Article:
“Char!” My moment of self pity was interrupted by Sarah’s typical high pitched scream of my name.  It was annoyingly cute, and I was happy to hear it.  I greeted her with the greatest smile and squeezed her just as tight as she squeezed me.  “This is waaaaay too overdue you know.”

“Oh, I know!” I answered back, unable to wipe that grin from my face.

“How’ve you been?  You’re so busy lately.  I miss us.” She stated as she pursed her lips and gave me that sad puppy dog face. I took a deep breath and scratched the nape of my neck.  She took a step back from me and tilted her head with concern. “Oh boy.” she began.  I bit my bottom lip and shifted my eyes up and away from her line of sight.  As much as I loved talking over my life issues with Sarah, I hated it.  She was still single living solo in a nice apartment downtown.  It was amazing we still got along so well; our lives were almost opposite to each other.  But somehow, after all these years, our friendship still worked.  Even though our lifestyles were so different, we were still so much alike.  Her perspective made sense and I secretly wished her non-chalant mentality would rub off on me.  Even if it didn’t, just hearing her calming words made things feel a little easier.  “What is it, Char?”

“Lets go eat.” I responded, as I grabbed her hand and moved in the direction of Roxie’s, our favourite restaurant since we were young university girls.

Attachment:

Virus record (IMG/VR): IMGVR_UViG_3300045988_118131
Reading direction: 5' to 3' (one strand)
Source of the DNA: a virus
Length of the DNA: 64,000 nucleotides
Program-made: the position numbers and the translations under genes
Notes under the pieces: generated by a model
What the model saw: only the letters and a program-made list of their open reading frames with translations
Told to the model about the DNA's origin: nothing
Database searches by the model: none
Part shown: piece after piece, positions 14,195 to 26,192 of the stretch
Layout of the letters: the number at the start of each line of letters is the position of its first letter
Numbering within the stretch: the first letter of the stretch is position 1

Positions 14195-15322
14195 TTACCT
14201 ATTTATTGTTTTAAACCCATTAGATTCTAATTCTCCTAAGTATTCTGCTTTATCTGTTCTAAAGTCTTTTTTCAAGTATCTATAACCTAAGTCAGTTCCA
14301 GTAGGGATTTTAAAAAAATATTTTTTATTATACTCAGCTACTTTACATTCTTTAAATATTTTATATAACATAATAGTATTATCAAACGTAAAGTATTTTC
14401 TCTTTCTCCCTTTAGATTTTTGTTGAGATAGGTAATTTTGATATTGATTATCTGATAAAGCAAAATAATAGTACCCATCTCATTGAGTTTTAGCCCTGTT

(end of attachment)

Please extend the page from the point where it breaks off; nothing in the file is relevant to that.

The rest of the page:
“What’s this?” She removed her hand from my grasp, taking the letter that I had forgotten I was holding.

“Oh my gosh, I totally forgot I had this.  Some lady was running off in tears and this had dropped from her.  I picked it up to give it back to her but she didn’t hear me.”

“Well…what is it?”

“You’re so nosey, Sarah.  I don’t know.”

“We can’t return it to her now, so we might as well find out what it is.” She smiled with her typical menacing grin.  She loved being up to no good.  Before I could even respond, she had torn the envelope open and started unravelling the letter. “Ha!  It’s a handwritten letter.  Who even writes these anymore?”  We giggled.  Times had definitely changed.

“Well…what does it say?” I inquired.

“Ha,” she looked up, “who’s nosey now?” Her eyes shifted back to the letter.  As they widened, so did my curiosity, so I peered over her shoulder to read the letter too.

We both stood there, in the midst of busy downtown pedestrian traffic, still, quiet, and enthralled by the words handwritten on this paper.  I knew she was done reading it once she took the same slow exhale that I did.

“So,” she began, “what was your issue again?”  I thought about that question as all of my ‘problems’ seemed like beautiful little blessings after reading this letter written to this Jennifer.  A tear rolled down my cheek.

“Nothing,” I was able to mutter out, as I quickly wiped the tear.  “Let’s go get some lunch.”

letter on floor

Prompt: You stumble upon a random letter on the path.You read it. It affects you deeply, and you wish it could be returned to the person to which it’s addressed. Write a story about this encounter.